Poll: Raphael Warnock holds 5-point lead over Herschel Walker

A new poll of the U.S. Senate runoff in Georgia shows incumbent Democrat Raphael Warnock with a five-point lead over Republican challenger Herschel Walker.

The UMass Lowell Center for Public Opinion’s poll surveyed 1,322 registered Georgia voters, finding Warnock with 51% support to Walker’s 46%.

The results show Warnock performing much better among Democratic voters than Walker does among Republicans. The incumbent is leading among his party’s voters 97%-3% while Republicans are going for Walker 90%-8%.

Meanwhile, the same poll also measured whether Georgians would opt for Joe Biden or Donald Trump in a potential rematch in the 2024 presidential election, finding Biden with a four-point lead (47%-43%).

Similarly, Biden’s margin comes from much stronger performance among his base. He carries Democrats 94%-3% while Trump carries Republicans 83%-4% with about 13% of GOP voters saying they would vote for someone else or that they are undecided.

The UMass Lowell poll was conducted Nov. 18-28 and has a margin of error of plus or minus 3.2 percentage points.

The UMass poll comes shortly after another positive measure for Warnock. On Dec. 1, an Emerson College Polling/The Hill survey found him leading Walker 49%-47%, which is within that poll’s margin of error.

The Warnock vs. Walker race advanced to a runoff after Warnock earned a few tenths of a point more than Walker in the popular vote but failed to secure a majority of the vote with third-party candidates on the ballot. Next week, Warnock and Walker will be the only candidates on the ballot.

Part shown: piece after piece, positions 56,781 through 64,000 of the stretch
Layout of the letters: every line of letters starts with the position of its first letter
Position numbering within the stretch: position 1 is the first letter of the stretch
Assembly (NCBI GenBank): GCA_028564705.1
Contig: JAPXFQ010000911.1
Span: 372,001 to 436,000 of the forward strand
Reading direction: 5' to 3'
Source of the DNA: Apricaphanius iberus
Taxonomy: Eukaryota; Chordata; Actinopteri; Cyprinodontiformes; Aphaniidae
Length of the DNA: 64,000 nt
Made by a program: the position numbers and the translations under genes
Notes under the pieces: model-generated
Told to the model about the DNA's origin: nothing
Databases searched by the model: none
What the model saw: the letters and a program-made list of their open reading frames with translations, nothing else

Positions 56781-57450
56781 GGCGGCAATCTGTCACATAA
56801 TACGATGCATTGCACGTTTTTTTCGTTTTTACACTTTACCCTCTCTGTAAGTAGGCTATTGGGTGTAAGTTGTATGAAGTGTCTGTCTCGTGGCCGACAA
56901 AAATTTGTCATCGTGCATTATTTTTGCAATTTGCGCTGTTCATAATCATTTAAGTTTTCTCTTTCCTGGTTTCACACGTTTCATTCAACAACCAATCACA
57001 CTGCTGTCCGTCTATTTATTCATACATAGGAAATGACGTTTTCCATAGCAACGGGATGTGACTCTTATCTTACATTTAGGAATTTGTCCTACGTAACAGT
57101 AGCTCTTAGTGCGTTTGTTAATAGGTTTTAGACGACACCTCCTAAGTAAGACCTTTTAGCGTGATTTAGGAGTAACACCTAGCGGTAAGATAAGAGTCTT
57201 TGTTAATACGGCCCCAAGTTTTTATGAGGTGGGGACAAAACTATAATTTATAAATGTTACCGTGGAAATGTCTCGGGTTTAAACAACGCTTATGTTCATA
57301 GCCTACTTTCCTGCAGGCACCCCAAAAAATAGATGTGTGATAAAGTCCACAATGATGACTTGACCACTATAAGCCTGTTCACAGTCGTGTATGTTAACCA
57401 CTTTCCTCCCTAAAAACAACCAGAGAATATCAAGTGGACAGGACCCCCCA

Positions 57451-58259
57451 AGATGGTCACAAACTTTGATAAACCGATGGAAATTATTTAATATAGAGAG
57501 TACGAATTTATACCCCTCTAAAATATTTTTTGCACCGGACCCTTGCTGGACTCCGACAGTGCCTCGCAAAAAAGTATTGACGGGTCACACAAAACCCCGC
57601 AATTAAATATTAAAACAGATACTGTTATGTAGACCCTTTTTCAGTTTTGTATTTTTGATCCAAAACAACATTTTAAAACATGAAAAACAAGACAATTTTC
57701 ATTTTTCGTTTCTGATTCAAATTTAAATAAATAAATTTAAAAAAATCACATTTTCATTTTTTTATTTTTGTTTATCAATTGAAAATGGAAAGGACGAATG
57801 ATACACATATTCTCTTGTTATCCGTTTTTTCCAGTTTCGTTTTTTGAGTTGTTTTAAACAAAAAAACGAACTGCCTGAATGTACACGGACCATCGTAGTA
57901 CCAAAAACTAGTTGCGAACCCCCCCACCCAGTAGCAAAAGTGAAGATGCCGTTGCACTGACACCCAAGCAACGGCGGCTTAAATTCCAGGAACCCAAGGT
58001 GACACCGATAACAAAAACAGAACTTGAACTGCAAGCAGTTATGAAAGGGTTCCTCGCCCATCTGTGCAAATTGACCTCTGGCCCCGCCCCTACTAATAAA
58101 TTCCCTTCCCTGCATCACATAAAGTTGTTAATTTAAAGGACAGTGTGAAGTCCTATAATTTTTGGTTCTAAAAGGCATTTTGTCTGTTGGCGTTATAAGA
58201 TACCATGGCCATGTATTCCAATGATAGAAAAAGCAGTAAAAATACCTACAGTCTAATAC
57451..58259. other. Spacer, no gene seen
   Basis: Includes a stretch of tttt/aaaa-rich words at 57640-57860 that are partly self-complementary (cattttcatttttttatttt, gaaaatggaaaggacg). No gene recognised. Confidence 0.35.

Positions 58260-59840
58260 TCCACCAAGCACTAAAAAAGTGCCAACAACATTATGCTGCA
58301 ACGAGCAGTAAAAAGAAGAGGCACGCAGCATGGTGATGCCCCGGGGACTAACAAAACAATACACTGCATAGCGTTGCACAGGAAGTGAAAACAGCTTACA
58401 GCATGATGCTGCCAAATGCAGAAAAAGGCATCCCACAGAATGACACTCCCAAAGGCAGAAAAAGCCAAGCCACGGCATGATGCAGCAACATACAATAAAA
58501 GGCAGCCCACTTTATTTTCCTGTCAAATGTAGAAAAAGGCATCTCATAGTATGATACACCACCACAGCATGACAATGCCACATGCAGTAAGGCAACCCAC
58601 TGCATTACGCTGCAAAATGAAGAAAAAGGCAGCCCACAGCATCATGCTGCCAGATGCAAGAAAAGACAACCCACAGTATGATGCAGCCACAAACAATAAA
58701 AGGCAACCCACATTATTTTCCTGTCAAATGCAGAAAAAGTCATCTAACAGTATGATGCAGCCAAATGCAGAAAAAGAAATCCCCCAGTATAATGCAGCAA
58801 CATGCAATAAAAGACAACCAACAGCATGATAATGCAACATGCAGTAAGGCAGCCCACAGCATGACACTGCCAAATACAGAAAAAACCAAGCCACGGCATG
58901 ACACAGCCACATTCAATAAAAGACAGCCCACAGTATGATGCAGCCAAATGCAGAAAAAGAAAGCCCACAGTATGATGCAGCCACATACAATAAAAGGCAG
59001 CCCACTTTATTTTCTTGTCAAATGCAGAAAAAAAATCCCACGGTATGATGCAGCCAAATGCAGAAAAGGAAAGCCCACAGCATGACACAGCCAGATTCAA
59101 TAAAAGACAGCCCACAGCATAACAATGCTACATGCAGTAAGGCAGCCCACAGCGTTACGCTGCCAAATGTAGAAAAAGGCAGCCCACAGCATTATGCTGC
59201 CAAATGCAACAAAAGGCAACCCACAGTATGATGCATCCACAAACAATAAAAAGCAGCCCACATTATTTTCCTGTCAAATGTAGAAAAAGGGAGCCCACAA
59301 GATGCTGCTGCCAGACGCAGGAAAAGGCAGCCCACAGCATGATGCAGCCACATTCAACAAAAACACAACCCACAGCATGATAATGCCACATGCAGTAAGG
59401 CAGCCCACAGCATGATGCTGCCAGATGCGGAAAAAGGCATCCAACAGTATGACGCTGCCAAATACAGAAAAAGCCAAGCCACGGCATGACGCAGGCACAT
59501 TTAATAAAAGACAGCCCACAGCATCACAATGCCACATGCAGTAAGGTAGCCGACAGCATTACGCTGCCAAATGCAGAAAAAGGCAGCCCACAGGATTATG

Warnock was elected to the U.S. Senate two years ago under similar circumstances. He was the top vote-getter in the 2020 special election for the U.S. Senate seat he currently holds, but he failed to get a majority of the vote on the crowded ballot. In the runoff, he defeated appointed incumbent Kelly Loeffler 51%-49%.

The Georgia race will no longer decide which party will control the U.S. Senate, since Democrats pulled out narrow victories in Arizona and New Mexico, securing 50 seats with Vice President Kamala Harris serving as the tie-breaker vote. Still, both parties are putting their full weight into capturing the increasingly purple state.

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